北風和南風在屋子座落的地方會合,成了龍捲風的中心。在龍捲風中心,空氣通常是靜止的,四面八方的風產生巨大的壓力,把屋子抬得越來越高,直到抵達龍捲風頂端,然後被帶到好幾公里以外的地方,跟移動羽毛一樣容易。
雖然陰暗無光,又有可怕的風聲在四周咆哮,桃樂絲發現她飛得很自在。屋子經過幾次旋轉,還有一次嚴重傾斜,她覺得自己好像搖籃裡的嬰兒,被人輕柔地搖著。
托托並不喜歡這樣。牠在房間裡跑來跑去,大聲吠叫。可是桃樂絲安靜地坐在地上看會發生什麼事。
有一次托托太靠近打開的活門而掉出去,起初小女孩以為她失去托托了。可是不久之後,她看到托托的耳朵從洞口冒出來,因為強大的氣壓使托托往上升,而沒有掉下去。她爬到洞口,抓住托托的耳朵,把牠拉到房間裡,然後關上活門,以免再發生意外。
一個小時又一個小時過去了,桃樂絲慢慢克服了恐懼,可是她覺得很孤單,風在四周呼嘯得那麼大聲,她幾乎要聾了。起初她猜想自己會在房子掉下來時摔得粉身碎骨,可是隨著時間一點一滴地過去,都沒有發生慘事,她就不再憂慮了,決定要冷靜地等待。最後她爬過不斷晃動的地板,在床上躺下來,托托也跟過來躺在她身邊。
雖然屋子還在搖晃,風聲呼呼直叫,桃樂絲卻閉上眼睛,很快就睡著了。

01
The Cyclone

Dorothy lived in the midst of the great Kansas prairies, with Uncle Henry, who was a farmer, and Aunt Em, who was
the farmer's wife. Their house was small, for the lumber to build it had to be carried by wagon many miles. There were
four walls, a floor and a roof, which made one room; and this room contained a rusty looking cookstove, a cupboard for the dishes, a table, three or four chairs, and the beds. Uncle Henry and Aunt Em had a big bed in one corner, and Dorothy a little bed in another corner. There was no garret at all, but a small hole dug in the ground, called a cyclone cellar, where the family could go in case one of those great whirlwinds arose, mighty enough to crush any building in its path. It was reached by a trap door in the middle of the floor, from which a ladder led down into the small, dark hole.
When Dorothy stood in the doorway and looked around, she could see nothing but the great gray prairie on every side.
Not a tree nor a house broke the broad sweep of flat country that reached to the edge of the sky in all directions. The sun had baked the plowed land into a gray mass, with little cracks running through it. Even the grass was not green, for the sun had burned the tops of the long blades until they were the same gray color to be seen everywhere. Once the house had been painted, but the sun blistered the paint and the rains washed it away, and now the house was as dull and gray as everything else.
When Aunt Em came there to live she was a young, pretty wife. The sun and wind had taken the sparkle from her
eyes, the red from her cheeks and lips, and left them a sober gray. She was thin and gaunt, and never smiled now. When Dorothy, who was an orphan, first came to her, Aunt Em had been so startled by the child's laughter that she would scream and press her hand upon her heart whenever Dorothy's merry voice reached her ears; and she still looked at the little girl with wonder that she could find anything to laugh at.
Uncle Henry never laughed. He worked hard from morning till night and did not know what joy was. He was
gray also, from his long beard to his rough boots, and he looked stern and solemn, and rarely spoke.
It was Toto that made Dorothy laugh, and saved her from growing as gray as her other surroundings. Toto was not
gray; he was a little black dog, with long silky hair and small black eyes that twinkled merrily on either side of his funny, wee nose. Toto played all day long, and Dorothy played with him, and loved him dearly.
Today, however, they were not playing. Uncle Henry sat upon the doorstep and looked anxiously at the sky, which was
even grayer than usual. Dorothy stood in the door with Toto in her arms and looked at the sky too. Aunt Em was washing the dishes.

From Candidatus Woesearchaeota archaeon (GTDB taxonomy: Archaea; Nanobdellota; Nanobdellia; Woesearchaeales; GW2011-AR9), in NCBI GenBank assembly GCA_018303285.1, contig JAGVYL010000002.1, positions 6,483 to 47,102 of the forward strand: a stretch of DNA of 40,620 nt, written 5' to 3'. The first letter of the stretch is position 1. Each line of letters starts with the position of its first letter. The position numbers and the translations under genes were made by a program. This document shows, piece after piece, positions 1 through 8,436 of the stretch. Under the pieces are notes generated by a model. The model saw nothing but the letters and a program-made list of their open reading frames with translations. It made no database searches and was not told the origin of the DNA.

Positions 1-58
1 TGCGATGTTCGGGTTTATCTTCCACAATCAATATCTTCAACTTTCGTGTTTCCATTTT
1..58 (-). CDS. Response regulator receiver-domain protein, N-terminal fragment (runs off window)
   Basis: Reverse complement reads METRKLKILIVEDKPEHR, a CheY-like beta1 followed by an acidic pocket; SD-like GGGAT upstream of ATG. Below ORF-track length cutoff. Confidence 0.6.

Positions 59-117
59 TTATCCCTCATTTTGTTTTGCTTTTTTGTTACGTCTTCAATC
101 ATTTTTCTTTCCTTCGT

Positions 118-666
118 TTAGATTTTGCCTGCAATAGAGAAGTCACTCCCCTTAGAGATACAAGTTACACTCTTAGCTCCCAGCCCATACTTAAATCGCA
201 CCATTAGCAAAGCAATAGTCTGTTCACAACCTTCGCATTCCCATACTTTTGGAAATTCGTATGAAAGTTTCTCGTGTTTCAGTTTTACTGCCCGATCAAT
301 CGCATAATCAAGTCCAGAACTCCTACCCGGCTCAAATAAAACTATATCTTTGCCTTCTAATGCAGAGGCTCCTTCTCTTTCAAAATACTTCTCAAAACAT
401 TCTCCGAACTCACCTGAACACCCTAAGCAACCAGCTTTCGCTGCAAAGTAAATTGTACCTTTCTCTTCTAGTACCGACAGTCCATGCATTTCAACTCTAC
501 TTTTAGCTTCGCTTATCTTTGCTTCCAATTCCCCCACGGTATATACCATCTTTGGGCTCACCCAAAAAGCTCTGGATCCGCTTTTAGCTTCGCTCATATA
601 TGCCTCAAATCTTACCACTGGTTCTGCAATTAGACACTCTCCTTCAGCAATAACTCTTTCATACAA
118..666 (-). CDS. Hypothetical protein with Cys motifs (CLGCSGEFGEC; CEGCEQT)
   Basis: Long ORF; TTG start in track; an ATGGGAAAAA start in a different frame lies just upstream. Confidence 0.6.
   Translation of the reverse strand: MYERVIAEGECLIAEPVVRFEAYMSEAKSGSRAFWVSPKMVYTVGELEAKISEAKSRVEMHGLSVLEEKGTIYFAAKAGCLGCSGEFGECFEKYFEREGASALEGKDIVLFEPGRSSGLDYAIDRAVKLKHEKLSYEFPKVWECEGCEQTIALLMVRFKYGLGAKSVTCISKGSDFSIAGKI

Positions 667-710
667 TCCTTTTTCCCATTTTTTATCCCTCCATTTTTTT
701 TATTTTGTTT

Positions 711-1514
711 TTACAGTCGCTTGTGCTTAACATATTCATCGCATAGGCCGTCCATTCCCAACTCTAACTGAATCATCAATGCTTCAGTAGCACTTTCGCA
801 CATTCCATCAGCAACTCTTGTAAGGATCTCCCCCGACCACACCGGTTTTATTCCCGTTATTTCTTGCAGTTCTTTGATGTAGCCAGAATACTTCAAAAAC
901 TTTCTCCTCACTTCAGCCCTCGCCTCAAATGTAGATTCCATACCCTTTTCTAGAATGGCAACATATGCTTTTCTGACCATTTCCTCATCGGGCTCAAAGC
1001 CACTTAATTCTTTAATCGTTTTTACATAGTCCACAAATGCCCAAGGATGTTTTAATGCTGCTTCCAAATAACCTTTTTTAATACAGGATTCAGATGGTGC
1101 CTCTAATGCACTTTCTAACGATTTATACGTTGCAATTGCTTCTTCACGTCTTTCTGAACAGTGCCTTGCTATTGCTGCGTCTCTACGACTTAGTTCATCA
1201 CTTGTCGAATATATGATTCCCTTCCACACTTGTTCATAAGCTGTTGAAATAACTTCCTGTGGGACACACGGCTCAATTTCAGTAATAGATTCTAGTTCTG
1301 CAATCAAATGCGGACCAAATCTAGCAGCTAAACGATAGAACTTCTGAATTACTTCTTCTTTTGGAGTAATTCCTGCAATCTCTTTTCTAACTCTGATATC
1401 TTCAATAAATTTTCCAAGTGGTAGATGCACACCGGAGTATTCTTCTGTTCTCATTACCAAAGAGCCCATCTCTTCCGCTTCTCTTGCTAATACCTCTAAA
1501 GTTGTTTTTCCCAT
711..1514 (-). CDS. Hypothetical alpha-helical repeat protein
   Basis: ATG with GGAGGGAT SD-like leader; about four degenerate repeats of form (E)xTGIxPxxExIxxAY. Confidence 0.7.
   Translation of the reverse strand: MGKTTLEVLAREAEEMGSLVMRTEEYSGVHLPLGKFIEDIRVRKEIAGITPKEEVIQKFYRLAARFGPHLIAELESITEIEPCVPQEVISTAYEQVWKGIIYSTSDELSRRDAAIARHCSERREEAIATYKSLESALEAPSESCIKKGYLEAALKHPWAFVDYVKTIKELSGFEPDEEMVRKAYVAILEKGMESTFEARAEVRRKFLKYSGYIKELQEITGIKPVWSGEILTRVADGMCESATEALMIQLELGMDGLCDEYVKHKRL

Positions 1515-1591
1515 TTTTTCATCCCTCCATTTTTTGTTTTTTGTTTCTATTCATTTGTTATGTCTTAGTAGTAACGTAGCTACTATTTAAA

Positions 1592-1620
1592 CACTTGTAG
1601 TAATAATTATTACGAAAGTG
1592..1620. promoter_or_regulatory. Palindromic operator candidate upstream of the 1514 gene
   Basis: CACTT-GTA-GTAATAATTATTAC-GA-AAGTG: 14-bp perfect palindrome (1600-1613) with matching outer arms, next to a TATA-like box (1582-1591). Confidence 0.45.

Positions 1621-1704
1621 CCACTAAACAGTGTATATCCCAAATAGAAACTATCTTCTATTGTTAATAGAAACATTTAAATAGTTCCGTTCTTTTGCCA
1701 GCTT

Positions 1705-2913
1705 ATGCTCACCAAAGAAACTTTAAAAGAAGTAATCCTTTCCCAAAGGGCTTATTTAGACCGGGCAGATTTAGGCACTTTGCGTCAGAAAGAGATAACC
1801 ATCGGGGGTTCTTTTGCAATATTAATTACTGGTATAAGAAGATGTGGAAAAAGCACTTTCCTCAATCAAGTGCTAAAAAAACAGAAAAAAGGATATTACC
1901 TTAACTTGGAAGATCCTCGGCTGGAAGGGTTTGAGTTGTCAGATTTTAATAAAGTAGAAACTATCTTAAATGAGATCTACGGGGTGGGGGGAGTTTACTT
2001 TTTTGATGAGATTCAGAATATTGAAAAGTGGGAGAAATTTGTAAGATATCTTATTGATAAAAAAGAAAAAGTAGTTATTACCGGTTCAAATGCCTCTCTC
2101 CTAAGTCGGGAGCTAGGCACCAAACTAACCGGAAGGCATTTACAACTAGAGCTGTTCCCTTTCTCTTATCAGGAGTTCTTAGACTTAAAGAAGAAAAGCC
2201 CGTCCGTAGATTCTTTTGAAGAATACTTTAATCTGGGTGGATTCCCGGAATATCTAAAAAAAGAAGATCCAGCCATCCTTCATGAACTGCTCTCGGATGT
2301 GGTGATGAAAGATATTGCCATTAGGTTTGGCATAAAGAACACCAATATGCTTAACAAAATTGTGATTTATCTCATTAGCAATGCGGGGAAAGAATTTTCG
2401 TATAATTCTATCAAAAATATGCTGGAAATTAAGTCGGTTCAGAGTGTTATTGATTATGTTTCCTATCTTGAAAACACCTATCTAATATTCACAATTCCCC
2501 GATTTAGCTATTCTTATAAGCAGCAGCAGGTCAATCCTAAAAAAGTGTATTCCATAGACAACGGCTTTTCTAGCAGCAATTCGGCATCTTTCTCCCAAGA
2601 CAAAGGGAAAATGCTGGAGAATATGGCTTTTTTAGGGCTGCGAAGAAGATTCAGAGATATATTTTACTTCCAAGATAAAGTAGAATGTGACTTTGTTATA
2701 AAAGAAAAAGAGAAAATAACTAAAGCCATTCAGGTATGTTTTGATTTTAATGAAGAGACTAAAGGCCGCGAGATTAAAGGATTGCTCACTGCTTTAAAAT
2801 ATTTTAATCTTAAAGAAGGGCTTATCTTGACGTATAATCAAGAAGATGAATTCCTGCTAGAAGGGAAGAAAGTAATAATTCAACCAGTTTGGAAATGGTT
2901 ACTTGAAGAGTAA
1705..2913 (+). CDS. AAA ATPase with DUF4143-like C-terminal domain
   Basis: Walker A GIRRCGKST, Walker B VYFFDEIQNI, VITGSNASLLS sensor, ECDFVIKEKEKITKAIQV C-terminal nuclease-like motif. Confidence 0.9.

From the far north they heard a low wail of the wind, and Uncle Henry and Dorothy could see where the long grass
bowed in waves before the coming storm. There now came a sharp whistling in the air from the south, and they saw ripples in the grass coming from that direction also.
Suddenly Uncle Henry stood up. "There's a cyclone coming, Em," he called to his wife. "I'll go look after the
stock." Then he ran toward the sheds where the cows and horses were kept.
Aunt Em dropped her work and came to the door. One glance told her of the danger close at hand. "Quick,
Dorothy!" she screamed. "Run for the cellar!"
Toto jumped out of Dorothy's arms and hid under the bed, and the girl started to get him. Aunt Em, badly frightened, threw open the trap door in the floor and climbed down the ladder into the small, dark hole. Dorothy caught Toto at last and started to follow her aunt.
When she was halfway across the room there came a great shriek from the wind, and the house shook so hard that
she lost her footing and sat down suddenly upon the floor.
Then a strange thing happened.
The house whirled around two or three times and rose slowly through the air. Dorothy felt as if she were going up in
a balloon.
The north and south winds met where the house stood and made it the exact center of the cyclone. In the middle of
a cyclone the air is generally still, but the great pressure of the wind on every side of the house raised it up higher and
higher, until it was at the very top of the cyclone; and there it remained and was carried miles and miles away as easily as a feather.
It was very dark, and the wind howled horribly around her, but Dorothy found she was riding quite easily. After the
first few whirls around, and one other time when the house tipped badly, she felt as if she were being rocked gently, like a baby in a cradle.
Toto did not like it. He ran about the room, now here, now there, barking loudly; but Dorothy sat quite still on the
floor and waited to see what would happen.
Once Toto got too near the open trap door and fell in; and at first the little girl thought she had lost him. But soon
she saw one of his ears sticking up through the hole, for the strong pressure of the air was keeping him up so that he
could not fall. She crept to the hole, caught Toto by the ear, and dragged him into the room again, afterward closing the trap door so that no more accidents could happen.
Hour after hour passed away, and slowly Dorothy got over her fright; but she felt quite lonely, and the wind shrieked
so loudly all about her that she nearly became deaf. At first, she had wondered if she would be dashed to pieces when the house fell again; but as the hours passed and nothing terrible happened, she stopped worrying and resolved to wait calmly and see what the future would bring. At last she crawled over the swaying floor to her bed and lay down upon it; and Toto followed and lay down beside her.
In spite of the swaying of the house and the wailing of the wind, Dorothy soon closed her eyes and fell fast asleep.